Four years of high school, then four years at a university, and on to a career. It’s the typical education-to-work path that students have been taught for years.
However, education paths no longer follow such a straight line to job satisfaction, as Nick Braun, current RDO Equipment Co. Access Your Future (AYF) Service Intern experienced.
His Own Path
After growing up in Annandale, MN, Nick attended high school at Wright Technical Center, a school in the nearby town of Buffalo, focusing on technical and alternative education. Nick had always been around engines and spent most of his time fixing smaller machines like ATVs, dirt bikes, and snowmobiles, as well as cars. Wright Technical Center’s automotive program was the perfect place for him to build his skills.
Rather than a tradition high school setting, focused on general studies, Wright Technical Center aims to put students on the path to a specific career, while still in high school. Everything from automotive and construction technology, to cosmetology and graphic communications are offered as areas of focus.
Additionally, the school holds an annual career fair to further help guide students down the right path, whether that’s immediate entrance to the workforce after high school or continued education.
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In the fall of his junior year, Nick met North Dakota State College of Science’s (NDSCS) Admission Counselor, Jim Johnson at a career fair. His interest in continuing education was piqued, this time shifting from automotive to heavy diesel equipment technician.
“My background was working on smaller equipment, but I thought it would be really cool to work on the big machines,” he recalled.
It’s also where he learned about RDO’s AYF internship program, a partnership with colleges to sponsor students, providing an educational incentive upon graduation and prepare them for careers working in an equipment dealership setting.
Getting Hands-On with Heavy Equipment
Nick joined the AYF program and prepared to start college at NDSCS in the fall. But, even before continuing his education at NDSCS, Nick was offered the opportunity to start getting hands-on experience right away, working with the RDO team in Sauk Rapids.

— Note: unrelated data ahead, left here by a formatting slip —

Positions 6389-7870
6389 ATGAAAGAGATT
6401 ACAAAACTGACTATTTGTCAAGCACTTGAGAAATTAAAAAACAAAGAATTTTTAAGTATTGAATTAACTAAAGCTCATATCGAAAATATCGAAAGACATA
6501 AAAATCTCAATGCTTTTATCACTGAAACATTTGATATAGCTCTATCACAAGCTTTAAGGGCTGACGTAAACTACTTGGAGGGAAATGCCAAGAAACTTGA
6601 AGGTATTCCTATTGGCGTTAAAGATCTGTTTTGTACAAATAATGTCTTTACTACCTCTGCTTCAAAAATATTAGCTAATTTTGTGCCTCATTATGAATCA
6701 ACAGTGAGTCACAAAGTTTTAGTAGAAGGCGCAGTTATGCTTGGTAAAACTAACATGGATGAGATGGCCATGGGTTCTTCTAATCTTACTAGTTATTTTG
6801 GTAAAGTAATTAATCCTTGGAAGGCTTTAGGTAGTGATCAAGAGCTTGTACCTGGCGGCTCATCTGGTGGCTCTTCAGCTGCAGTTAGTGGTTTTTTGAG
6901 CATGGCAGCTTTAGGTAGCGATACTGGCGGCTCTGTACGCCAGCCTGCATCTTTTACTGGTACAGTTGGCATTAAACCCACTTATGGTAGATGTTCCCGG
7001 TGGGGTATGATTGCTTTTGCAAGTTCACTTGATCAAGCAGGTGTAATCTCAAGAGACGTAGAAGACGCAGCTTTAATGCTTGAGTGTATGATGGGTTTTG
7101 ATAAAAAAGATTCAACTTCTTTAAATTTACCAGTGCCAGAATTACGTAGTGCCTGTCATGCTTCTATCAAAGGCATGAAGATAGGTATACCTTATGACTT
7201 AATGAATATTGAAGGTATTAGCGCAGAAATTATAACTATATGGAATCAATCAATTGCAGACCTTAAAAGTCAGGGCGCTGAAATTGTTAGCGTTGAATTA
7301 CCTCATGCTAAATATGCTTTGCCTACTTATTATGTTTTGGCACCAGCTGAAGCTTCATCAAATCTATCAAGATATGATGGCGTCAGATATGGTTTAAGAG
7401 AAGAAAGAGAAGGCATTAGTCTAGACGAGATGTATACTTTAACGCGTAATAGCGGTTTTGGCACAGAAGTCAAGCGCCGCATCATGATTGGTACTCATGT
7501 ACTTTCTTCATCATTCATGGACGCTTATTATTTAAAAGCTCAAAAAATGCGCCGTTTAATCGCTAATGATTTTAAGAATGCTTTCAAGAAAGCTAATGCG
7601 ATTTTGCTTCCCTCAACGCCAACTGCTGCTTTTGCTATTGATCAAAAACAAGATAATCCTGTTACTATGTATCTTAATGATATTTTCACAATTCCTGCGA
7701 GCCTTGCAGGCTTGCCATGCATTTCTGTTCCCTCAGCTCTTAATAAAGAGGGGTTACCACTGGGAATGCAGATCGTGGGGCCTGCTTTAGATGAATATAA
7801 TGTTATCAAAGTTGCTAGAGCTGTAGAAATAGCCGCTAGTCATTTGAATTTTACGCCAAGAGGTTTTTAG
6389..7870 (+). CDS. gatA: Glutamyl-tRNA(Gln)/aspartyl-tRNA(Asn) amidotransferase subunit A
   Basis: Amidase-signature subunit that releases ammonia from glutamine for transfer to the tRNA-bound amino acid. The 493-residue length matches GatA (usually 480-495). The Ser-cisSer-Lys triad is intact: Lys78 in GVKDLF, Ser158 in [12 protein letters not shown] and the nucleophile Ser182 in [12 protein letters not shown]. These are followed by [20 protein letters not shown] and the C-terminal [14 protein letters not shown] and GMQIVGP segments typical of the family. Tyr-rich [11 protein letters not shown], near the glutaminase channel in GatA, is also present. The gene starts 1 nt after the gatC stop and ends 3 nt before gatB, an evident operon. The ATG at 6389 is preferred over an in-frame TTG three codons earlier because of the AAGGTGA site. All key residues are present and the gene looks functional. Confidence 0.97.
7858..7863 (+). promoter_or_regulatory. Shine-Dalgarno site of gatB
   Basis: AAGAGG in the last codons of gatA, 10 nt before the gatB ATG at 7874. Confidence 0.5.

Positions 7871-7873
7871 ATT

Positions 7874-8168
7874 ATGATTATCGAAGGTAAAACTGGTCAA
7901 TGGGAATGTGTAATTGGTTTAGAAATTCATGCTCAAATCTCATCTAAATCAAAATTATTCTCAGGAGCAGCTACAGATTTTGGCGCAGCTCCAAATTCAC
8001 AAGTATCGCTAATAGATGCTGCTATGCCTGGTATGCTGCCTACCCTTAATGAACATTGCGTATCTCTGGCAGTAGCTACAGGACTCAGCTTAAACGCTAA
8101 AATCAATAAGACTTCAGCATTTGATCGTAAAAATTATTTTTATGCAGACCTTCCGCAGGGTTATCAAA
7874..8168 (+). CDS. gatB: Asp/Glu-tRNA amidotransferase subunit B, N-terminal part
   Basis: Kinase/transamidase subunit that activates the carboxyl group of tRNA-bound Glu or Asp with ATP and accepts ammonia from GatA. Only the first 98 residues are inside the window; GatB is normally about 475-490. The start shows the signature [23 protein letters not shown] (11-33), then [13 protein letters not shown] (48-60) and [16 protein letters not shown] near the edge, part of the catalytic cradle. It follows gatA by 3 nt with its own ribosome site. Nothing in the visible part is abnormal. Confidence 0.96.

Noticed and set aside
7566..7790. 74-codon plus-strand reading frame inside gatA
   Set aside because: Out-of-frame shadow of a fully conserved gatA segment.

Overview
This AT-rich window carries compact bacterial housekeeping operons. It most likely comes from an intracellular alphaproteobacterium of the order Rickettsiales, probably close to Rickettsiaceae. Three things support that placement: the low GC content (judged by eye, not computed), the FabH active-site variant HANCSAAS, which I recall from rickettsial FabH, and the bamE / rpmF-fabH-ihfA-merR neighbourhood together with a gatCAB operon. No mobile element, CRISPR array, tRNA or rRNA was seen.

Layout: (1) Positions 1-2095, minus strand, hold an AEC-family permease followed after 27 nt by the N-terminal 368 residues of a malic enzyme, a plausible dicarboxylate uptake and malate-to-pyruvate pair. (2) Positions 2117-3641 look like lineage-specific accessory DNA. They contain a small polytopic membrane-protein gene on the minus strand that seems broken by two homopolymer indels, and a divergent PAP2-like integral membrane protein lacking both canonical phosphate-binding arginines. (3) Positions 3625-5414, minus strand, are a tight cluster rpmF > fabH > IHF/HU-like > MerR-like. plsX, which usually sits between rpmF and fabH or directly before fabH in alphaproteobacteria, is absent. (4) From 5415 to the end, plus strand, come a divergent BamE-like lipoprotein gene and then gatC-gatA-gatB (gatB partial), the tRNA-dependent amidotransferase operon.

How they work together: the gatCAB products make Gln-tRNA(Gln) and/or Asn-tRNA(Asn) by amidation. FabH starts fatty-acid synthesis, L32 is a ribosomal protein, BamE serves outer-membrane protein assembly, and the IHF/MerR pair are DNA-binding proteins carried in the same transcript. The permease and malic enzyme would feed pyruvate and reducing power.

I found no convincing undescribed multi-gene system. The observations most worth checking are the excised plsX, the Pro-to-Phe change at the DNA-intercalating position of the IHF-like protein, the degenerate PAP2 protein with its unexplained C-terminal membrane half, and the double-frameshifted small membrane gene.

“I work on just about everything that comes in,” Nick said. The Sauk Rapids store sees a lot of Vermeer equipment and, “from brush chippers to grinders to trommel screeners,” Nick says he has worked on them all. He’s also had the chance to work on large Deere equipment, including dozers, excavators, and payloaders.
Going from small gas engines to heavy diesel equipment proved to be no issue for Nick, who Sauk Rapids’ Aftermarket Manager, Lucas Brockhaus, describes as, “Very mechanically inclined. I think he could work on any machine or engine.”
Lucas further explained that, in addition to Nick’s knack for figuring out engines, he took the initiative to ask questions and learn during his time working with the lead shop technician.
And he’s done it all while furthering his in-the-classroom education at NDSCS. The AYF program allows Nick to work during school breaks during the year and over the summer break – a nice, unexpected bonus that has come from participating in the program.
“It’s nice to have a job lined up every summer,” he said.
Building on that benefit, Lucas says the hands-on experience AYF students receive is one of the biggest advantages of participating in the program.
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“You certainly learn in school but where these students are really learning a lot is working hand-in-hand with the technicians,” he said.
And the benefits don’t end in the service shop. In addition to seeing him grow his skills in the shop, Lucas has enjoyed seeing Nick, a normally quiet, reserved young man, come out of his shell a bit.
“There was one instance where one of our sales guys was really busy and Nick stepped in to do a machine walkaround with a customer,” Lucas recalls. “He ended up selling them the machine!”
Nick has had such a great experience at RDO and in the AYF program, he was happy to share his story and answer questions during the Wright Technical Center’s recent trip to NDSCS.
Paying it Forward
Every year, Jim and his colleagues organize an annual motor coach trip for Wright Technical Center students to visit the NDSCS campus. Last fall, they took 54 students to meet the faculty, and tour diesel classrooms and labs. At the end of the tour, Nick joined them to share his story and answer their questions about the college and his experience in the AYF program.
“They were interested to learn how I found RDO and the AYF program’s educational incentive especially,” Nick said.
According to Jim, his story resonated.
“The students always hear from me or other Admission Counselors at the college,” Jim said. “But hearing a firsthand account from another student, someone only two years older than them and so very much ‘in their shoes’ really made an impact on them.”
While the educational incentive for schooling was always a big plus for Nick and something he greatly appreciated about joining the RDO team, he says the work environment and the people are what has really confirmed his career choice and place of employment.
“For me, it’s the people I work with,” Nick said when asked what he likes most about what he does. “The work itself is really rewarding but, if you like the people you work with, that’s the biggest plus.”
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